Twitter Said to Start Sales Talks After Salesforce Interest

  • Twitter board hires Goldman, Allen & Co. to field interest
  • Acquisition talks may result in a deal in a matter of weeks

Why Would Salesforce Want to Buy Twitter?

Twitter Inc. is holding informal talks with several potential buyers after receiving interest from Inc., people familiar with the situation said.

Twitter’s board met several weeks ago after hearing from Salesforce, said the people, who asked not to be named because the information isn’t public. Twitter then hired Goldman Sachs Group Inc. and Allen & Co. to solicit other potential buyers as well as Salesforce, the people said. Salesforce didn’t make a formal offer, according to the people.

While there’s no assurance an acquisition will happen, sale talks could accelerate into a deal in a matter of weeks, one of the people said. Twitter is also working with Goldman on options besides a full sale, like a divestiture of non-core assets, one of the other people said.

Twitter’s stock has fallen after several quarters of slowing growth, putting it in play as a potential takeover target. The company is still attractive because of its data, user base and influence in politics, culture and the media. Twitter recently expanded into live video streaming, making it possible for some users to watch NFL games for free, with Tweets related to the game appearing alongside the video. It’s making similar deals for content related to politics, business and entertainment.

Twitter co-founder and board member Ev Williams fueled takeover speculation last month when he said in an interview that the company has "to consider the right options." He was responding to a question on Bloomberg TV about whether Twitter can remain an independent company.

This is the second time this year Salesforce has jump-started a sales process of a large social media company. Salesforce expressed initial interest in acquiring LinkedIn Corp., according to people familiar with the matter, ultimately leading to a sale to Microsoft Corp.

Twitter shares surged 21 percent to $22.62 on Friday after CNBC reported the company has received expressions of interest from several technology or media companies and may get a formal bid shortly.

Twitter could provide Salesforce with similar benefits to LinkedIn. Though Twitter is typically considered a consumer product, the social media company’s 313 million monthly active users include many professionals -- people who Salesforce customers already may be targeting for potential deals. Its data may help improve the Salesforce software that companies use to manage customer relationships.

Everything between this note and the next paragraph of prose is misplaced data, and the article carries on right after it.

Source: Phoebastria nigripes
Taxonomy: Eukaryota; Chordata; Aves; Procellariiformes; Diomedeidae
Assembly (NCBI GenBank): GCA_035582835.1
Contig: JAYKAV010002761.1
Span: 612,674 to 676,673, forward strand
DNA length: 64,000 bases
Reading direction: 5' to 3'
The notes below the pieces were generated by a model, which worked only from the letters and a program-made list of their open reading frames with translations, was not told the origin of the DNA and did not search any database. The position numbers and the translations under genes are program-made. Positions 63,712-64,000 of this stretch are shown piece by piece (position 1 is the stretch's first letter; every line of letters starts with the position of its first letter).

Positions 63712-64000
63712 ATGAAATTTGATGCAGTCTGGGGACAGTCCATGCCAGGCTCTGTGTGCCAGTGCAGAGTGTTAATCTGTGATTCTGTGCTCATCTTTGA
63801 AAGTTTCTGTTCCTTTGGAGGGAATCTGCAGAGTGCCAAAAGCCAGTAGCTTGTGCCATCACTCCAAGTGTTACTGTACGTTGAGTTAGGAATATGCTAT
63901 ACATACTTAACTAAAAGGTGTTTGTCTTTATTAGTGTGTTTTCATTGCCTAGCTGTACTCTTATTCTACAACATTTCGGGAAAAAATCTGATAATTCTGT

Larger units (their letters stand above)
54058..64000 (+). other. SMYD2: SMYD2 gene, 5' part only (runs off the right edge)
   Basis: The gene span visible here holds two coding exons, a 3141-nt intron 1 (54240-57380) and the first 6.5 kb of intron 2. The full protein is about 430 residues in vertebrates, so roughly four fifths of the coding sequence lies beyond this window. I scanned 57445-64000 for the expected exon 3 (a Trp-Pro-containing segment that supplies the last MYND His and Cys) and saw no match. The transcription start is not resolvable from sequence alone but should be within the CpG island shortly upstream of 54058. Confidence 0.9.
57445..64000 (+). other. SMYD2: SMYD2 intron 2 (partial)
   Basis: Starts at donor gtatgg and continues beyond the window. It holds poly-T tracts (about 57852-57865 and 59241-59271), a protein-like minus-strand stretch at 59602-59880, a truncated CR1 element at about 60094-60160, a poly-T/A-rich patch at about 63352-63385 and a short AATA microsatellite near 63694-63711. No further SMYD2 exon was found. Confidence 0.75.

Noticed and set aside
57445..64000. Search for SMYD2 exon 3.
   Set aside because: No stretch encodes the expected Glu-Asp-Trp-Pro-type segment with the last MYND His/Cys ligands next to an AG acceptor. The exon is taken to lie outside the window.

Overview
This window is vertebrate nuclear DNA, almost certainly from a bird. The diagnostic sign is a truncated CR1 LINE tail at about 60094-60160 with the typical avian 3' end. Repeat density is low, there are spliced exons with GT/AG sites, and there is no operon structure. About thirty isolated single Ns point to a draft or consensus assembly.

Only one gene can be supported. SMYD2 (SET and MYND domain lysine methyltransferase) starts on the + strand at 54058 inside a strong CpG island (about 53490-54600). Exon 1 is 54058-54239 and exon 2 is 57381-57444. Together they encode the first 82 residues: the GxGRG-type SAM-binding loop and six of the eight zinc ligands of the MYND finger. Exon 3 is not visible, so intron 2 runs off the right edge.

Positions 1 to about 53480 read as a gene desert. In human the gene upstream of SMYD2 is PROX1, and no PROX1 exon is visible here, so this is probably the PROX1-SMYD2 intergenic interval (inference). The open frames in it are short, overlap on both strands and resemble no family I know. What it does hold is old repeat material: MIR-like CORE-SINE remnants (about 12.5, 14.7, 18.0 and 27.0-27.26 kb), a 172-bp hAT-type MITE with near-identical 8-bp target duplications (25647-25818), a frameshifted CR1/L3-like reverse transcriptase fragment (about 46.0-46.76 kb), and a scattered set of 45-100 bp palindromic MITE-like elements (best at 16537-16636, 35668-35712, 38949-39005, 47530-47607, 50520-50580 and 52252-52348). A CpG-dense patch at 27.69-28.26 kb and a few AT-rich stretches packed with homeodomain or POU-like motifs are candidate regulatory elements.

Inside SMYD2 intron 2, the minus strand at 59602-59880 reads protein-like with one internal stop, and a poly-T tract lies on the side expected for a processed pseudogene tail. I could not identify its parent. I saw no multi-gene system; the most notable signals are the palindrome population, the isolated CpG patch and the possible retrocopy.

More than 70 percent of sales professionals use social selling tools, including LinkedIn, Twitter and Facebook, to help close a deal, build stronger relationships and expand revenue, according to a LinkedIn report. And Salesforce itself in 2014 said Twitter was the "largest cocktail party in the world," according to a post on its website.

Twitter may appreciate merging with a technology company as opposed to a media company, where it may have conflicts over content. 21st Century Fox Inc., Comcast Corp., Time Warner Inc. and AT&T Inc. are not interested in buying Twitter, according to people familiar with those companies’ strategies. And any acquirer would face challenges turning Twitter around, or molding its strategy to suit new priorities.

"Microsoft’s LinkedIn acquisition has raised speculation of a Twitter takeover, though weakening user metrics and lack of clear strategic buyers suggest it wouldn’t command the same premium," analysts at Bloomberg Intelligence said in a note.

Based on the value of Microsoft’s LinkedIn deal, Twitter is worth $16.7 billion, excluding cash, Bloomberg Intelligence estimated. Twitter share gains Friday left the company with a market value of $16.01 billion, according to data compiled by Bloomberg.

News of Salesforce’s potential interest helped send the software company’s stock down 5.6 percent to $70.39, its lowest closing price since March. Analysts at Stifel argued against a deal in a note entitled "An Open Letter to CRM: You Don’t Need to Buy the Cow."

"We see little reason why needs to outright own an advertising-driven business model with stagnating user growth and decelerating revenue growth at a price point that would likely be" more than $15 billion, the analysts wrote.

Twitter is often rumored as a takeover target, especially for Alphabet Inc. division Google, which has considered and then decided not to acquire the company over the years. Google aspires to be the main provider of information, and the rise of social media in the form of Facebook, Twitter, Snapchat and others has created a massive source of new data that is mostly out of the reach of its search engine. Google already partners with Twitter to show recent tweets in its search results, and has worked to integrate Twitter with its DoubleClick advertising service. Twitter last year added Omid Kordestani, a former Google executive, as an executive chairman of its board.

Representatives for Salesforce, Alphabet and Twitter declined to comment.

With reporting assistance by Gerry Smith and Scott Moritz in New York.

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